|Rektascenzija||16 : 17.0 (u:m)
|Deklinacija||-22 : 59 (sto:m)
|Razdalja||27.4 (*1000 sv.l.)
|Vizual. magnituda||7.3 (mag)
|Zorni kot||8.9 (loc min)
M80 is a fine 8th mag globular. Its 9' angular diameter corresponds to roughly 95 light years linear dimension at its distance of 36,000 light years. Its appearance resembles very much that of a comet.
On May 21, 1860, a nove occurred in M80, completely changing the appearance of this globular cluster for some days. This nova, also designated T Scorpii was discovered by Auwers at Berlin, had mag 7.0 on May 21 and 22, and faded to mag 10.5 on June 16. It was independently seen by Pogson. It was reported that Pogson had seen a rebrightening in early 1864, but this appears improbable, as nobody else could confirm this notion. The maximum brighteness of this nova corresponds to an absolute magnitude of about -8.5, if it was a cluster member. At its maximum, the nova was considerably brighter than the whole cluster !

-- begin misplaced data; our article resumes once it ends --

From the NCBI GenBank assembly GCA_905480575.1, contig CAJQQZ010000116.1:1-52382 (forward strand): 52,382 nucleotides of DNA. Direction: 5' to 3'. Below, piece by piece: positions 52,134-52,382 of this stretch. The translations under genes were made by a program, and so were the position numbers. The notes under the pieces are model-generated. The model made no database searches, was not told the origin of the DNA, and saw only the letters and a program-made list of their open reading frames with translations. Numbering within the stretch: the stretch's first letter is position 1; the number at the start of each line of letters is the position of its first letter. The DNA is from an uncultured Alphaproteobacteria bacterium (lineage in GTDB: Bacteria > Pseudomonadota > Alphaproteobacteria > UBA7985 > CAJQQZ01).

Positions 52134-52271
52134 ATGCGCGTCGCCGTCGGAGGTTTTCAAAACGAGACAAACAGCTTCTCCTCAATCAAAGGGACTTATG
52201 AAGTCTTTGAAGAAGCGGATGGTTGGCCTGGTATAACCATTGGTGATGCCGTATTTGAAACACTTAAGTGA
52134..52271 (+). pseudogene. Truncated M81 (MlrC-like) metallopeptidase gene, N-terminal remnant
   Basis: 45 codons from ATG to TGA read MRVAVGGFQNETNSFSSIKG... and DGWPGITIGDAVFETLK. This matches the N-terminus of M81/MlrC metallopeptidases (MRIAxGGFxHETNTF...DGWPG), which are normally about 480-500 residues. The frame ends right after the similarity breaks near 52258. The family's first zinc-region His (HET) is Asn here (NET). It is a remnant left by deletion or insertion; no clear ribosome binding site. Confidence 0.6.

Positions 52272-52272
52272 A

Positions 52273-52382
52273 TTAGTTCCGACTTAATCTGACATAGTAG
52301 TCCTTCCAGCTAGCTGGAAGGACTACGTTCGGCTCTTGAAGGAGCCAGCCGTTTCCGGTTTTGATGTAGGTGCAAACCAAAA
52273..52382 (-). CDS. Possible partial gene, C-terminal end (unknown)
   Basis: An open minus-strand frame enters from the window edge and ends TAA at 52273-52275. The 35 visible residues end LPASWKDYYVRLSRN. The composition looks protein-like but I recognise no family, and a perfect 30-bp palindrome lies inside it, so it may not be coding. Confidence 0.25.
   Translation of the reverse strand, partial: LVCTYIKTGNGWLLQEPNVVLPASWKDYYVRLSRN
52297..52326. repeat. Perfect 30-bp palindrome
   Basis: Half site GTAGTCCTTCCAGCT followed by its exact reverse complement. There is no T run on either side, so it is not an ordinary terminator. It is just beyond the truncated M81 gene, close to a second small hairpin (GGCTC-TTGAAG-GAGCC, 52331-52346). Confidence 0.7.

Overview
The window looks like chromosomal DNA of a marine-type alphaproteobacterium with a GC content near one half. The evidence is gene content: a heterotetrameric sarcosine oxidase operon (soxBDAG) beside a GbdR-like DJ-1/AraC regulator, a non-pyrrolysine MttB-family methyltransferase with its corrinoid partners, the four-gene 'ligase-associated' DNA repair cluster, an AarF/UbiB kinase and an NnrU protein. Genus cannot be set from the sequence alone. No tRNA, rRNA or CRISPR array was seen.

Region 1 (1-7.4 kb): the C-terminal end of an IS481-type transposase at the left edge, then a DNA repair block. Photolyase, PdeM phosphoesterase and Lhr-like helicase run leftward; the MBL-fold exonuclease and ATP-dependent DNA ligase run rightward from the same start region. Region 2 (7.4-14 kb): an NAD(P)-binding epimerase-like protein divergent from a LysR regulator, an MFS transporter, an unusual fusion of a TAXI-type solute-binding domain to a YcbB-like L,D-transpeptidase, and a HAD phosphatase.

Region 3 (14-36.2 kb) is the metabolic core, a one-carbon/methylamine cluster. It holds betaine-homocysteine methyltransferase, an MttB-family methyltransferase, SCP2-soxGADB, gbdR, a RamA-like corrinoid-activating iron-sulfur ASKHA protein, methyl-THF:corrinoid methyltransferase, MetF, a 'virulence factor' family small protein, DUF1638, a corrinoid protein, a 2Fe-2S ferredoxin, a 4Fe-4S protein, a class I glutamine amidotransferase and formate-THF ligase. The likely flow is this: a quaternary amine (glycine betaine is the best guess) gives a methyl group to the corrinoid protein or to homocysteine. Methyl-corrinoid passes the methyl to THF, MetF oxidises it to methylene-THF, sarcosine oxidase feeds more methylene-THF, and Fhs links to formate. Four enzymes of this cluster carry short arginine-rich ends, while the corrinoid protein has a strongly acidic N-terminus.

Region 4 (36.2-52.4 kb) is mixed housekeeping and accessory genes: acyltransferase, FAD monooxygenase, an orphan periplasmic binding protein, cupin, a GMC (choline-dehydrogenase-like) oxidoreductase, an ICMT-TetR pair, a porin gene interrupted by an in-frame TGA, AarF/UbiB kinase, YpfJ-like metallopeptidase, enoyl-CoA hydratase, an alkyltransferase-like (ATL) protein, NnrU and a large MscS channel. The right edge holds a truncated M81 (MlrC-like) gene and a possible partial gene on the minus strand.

A second nova occured in globular cluster M14 in
1938 but was only photographically observed, and found years later. A
further nova was V 1148 Sagittarii which appeared near NGC 6553, but in
this case a physical correlation is uncertain. Other cataclysmic variable
observations in globulars are occasionally reported: Early observations of
dwarf novae were recorded for M5,
M30 and NGC 6712, according to
Cecilia Payne-Gaposhkin's book, Stars and Clusters.